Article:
An entrenched group of Senate Democrats and a staff that lacks governing experience is undermining President Obama's power, says former Democratic National Committee Executive Director Brian Lunde.While Obama has unmatched political PR skills, that won't help him to put, as it were, "lipstick on a pig."
Take Obama's initiative to overhaul health care, he says.
Obama "outsourced his health care policy, deferred to the congressional wing -- and now it's his. And he's now trying to sell something that wasn't his," says Lunde.
But while Lunde believes some of Obama's problems are due to his staff, he thinks the majority of the blame belongs to Democrats in Congress. He notes that the worst thing that happened is that Democrats captured Congress two years before Obama was elected. And he also believes Obama's brief time in the U.S. Senate, and his apparent lack of interest in policy, convinced Democratic senators they could roll him.Lunde has some good advice for Obama. Instead of depending on the House to write the bills and then try and negotiate with the moderates in the Senate to pass as much of the House bill, however radical, as possible, start with the Senate.
"The Democratic congressional wing does not respect President Obama in the area of policy making," he says.
Lunde believes Republicans under Ronald Reagan got the memo, whereas Democrats in Congress still think they are running the show: "When you win the presidency, you just have to become the presidential party," he says.
Citing Carter and even Clinton, Lunde says Democrats are especially susceptible to falling prey to this congressional hegemony. He believes this goes back to their having dominated Congress for 40 years. While presidents came and went, they remained in control for generations.
"So many of the people in Congress right now are Watergate babies," meaning these Democrats were swept into office in 1974. "They are now sub-committee and committee chairs, and you're just not going to tell them what to do. You can't tell Waxman and Markey, 'Don't do this.' They don't care what Obama thinks. It's their time. It's their day," he says.
According to Lunde, Democrats in Congress misread Obama's "change" message. "The word 'change' means different things to a voter and to Henry Waxman. It's not radical policy American's were looking for, it's a breath of fresh air."
Lunde believes Obama has made a strategic mistake by starting with the House, which he says has a "Hollywood and Harvard" mentality. Instead, "you've got to abandon it and begin working with that moderate coalition in the Senate." Lunde suggests Obama could win politically by abandoning liberal attempts at sweeping health care reform, and instead, insist insurance companies no longer be allowed to deny insurance based on pre-existing conditions.The way Congress is set up, it is much easier for the majority party in the House to push through whatever it wants. There aren't the rules that protect the minority party in the House and House members coming from gerrymandered districts tend to be more extreme in the first place. That is why George Washington reportedly called the Senate the saucer that cools the coffee. Presidents would be wiser to build from the center out by starting with the Senate than from the extreme in as a House-based policy establishes. This is especially true when a president is attempting such a massive change as Obama is attempting with health care or energy policies.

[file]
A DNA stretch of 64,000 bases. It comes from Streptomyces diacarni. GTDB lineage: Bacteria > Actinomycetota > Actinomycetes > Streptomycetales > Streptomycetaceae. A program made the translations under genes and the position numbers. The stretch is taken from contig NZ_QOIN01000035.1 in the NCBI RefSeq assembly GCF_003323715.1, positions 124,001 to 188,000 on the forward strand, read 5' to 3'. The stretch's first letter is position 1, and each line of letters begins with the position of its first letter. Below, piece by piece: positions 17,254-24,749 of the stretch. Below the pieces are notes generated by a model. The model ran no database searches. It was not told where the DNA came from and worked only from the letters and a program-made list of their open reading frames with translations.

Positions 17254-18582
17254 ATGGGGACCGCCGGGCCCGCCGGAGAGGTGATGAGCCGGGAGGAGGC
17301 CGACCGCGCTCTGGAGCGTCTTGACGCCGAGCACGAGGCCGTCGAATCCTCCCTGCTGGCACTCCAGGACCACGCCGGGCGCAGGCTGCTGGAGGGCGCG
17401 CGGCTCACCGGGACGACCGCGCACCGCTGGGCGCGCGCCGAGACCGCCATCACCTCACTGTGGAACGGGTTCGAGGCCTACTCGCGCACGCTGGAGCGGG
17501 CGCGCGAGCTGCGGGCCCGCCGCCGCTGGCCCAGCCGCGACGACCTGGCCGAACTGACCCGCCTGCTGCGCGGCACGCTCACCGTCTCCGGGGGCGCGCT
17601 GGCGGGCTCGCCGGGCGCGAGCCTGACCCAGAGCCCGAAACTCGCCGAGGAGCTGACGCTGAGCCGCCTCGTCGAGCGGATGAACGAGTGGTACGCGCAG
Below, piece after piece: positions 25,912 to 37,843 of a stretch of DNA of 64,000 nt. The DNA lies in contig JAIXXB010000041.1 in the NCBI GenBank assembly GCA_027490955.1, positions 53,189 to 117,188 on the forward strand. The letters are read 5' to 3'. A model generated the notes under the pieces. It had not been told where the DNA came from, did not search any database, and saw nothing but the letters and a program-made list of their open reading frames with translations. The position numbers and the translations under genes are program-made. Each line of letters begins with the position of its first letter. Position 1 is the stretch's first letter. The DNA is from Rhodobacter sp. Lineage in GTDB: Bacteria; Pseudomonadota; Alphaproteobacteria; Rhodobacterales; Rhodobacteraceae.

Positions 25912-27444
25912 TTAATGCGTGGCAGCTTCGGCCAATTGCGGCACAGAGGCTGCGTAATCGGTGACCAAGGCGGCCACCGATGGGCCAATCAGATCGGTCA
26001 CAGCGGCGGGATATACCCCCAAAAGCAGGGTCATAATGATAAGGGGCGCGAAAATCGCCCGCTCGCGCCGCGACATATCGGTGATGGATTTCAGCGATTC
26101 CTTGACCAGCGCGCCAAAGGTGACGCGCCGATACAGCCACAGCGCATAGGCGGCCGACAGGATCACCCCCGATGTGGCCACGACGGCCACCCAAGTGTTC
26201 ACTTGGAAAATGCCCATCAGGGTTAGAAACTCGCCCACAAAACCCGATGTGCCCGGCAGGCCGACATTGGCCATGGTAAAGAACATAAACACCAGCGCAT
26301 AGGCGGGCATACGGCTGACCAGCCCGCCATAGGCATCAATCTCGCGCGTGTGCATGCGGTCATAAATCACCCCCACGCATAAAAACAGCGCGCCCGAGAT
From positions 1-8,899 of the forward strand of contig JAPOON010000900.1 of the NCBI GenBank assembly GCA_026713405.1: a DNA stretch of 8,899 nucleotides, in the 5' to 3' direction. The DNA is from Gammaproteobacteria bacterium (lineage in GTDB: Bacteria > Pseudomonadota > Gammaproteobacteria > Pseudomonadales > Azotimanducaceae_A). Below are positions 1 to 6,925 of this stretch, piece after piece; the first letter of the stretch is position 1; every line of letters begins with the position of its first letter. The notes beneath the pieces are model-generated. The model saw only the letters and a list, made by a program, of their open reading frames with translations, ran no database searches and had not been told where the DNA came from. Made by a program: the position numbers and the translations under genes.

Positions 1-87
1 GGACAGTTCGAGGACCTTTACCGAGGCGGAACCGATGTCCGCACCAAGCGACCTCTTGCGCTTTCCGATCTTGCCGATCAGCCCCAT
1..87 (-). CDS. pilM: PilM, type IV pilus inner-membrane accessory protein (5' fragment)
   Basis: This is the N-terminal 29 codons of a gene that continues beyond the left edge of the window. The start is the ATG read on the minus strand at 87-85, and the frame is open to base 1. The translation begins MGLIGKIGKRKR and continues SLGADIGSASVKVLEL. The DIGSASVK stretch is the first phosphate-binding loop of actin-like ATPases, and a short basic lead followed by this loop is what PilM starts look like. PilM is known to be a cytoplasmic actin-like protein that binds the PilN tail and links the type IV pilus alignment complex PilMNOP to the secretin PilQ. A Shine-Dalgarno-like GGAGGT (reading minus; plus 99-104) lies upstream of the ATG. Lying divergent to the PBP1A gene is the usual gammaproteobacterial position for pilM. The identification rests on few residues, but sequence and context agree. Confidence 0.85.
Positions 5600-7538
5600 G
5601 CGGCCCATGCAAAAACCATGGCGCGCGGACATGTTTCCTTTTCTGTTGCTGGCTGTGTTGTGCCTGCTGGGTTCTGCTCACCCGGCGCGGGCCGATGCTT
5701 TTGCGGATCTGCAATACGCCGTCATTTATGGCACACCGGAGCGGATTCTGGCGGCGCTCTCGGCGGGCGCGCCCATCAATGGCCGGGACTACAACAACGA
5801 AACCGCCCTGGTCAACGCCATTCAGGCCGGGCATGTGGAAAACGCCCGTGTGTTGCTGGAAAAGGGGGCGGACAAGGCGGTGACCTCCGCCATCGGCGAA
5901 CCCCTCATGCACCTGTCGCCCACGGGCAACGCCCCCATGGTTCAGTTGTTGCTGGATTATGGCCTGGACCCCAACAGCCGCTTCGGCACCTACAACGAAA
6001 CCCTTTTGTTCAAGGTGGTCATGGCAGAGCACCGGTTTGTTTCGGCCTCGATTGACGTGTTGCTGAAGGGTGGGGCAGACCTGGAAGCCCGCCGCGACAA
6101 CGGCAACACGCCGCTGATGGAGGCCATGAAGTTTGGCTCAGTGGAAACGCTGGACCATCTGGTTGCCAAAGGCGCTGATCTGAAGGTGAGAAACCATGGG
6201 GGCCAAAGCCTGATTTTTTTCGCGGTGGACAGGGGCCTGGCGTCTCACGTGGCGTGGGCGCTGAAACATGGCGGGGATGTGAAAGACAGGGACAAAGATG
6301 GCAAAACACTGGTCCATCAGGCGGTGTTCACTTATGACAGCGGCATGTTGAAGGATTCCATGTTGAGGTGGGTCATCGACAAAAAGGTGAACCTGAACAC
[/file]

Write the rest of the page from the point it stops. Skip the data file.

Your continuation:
Jay Cost had a similar criticism when he wrote earlier this week about the five mistakes that the Democrats had made. Number two was having divided messengers.
Who said this: "[W]hen you have a Senator like Max Baucus helping us make the decisions on a reform health care bill, you're in trouble." It wasn't Jim DeMint. It wasn't John Boehner. It was...John Conyers, chairman of the House Judiciary Committee!It is probably too late for Obama to change his modus operandi. He and his top aides seem curiously passive when it comes to crafting policy. They excel at the salesmanship aspect of politics. That is important. George W. Bush stunk at it and we saw the results; he eventually lost even Republicans. But that is not all that being president entails.
Ideally speaking, a political party wants to push an issue that unites its side and divides the other side. For some reason, after fifteen years out of power, the Democrats have chosen as their first major legislative push an issue that does exactly the opposite. So it is that the leader of a prominent House committee criticizes the leader of a prominent Senate committee. So it is that liberal groups attack Ben Nelson, who might ultimately be the pivotal vote in the Senate. So it is that after weeks of arm-twisting and deal-making on Energy and Commerce, Henry Waxman still lost five Democrats on his committee (and not all of them were Blue Dogs). The latter implies a not insubstantial number of defections on the House floor. Some of them will be moderate - but there may be liberals voting nay as well. Late last week 57 progressives signed a tartly worded letter to Nancy Pelosi, Henry Waxman, Charlie Rangel and George Miller protesting the deal with the Blue Dogs and concluding: "We simply cannot vote for such a proposal." And this is just in the House.
As if the dry economics of public plans and surtaxes were not enough to divide members - there now is a question over whether the House bill subsidizes abortion. Good - as we all know, no issue bridges the political divide quite like abortion!
It's wise advice, even if it comes from a Blue Dog Democrat or a conservative political analyst. President Obama should take heed.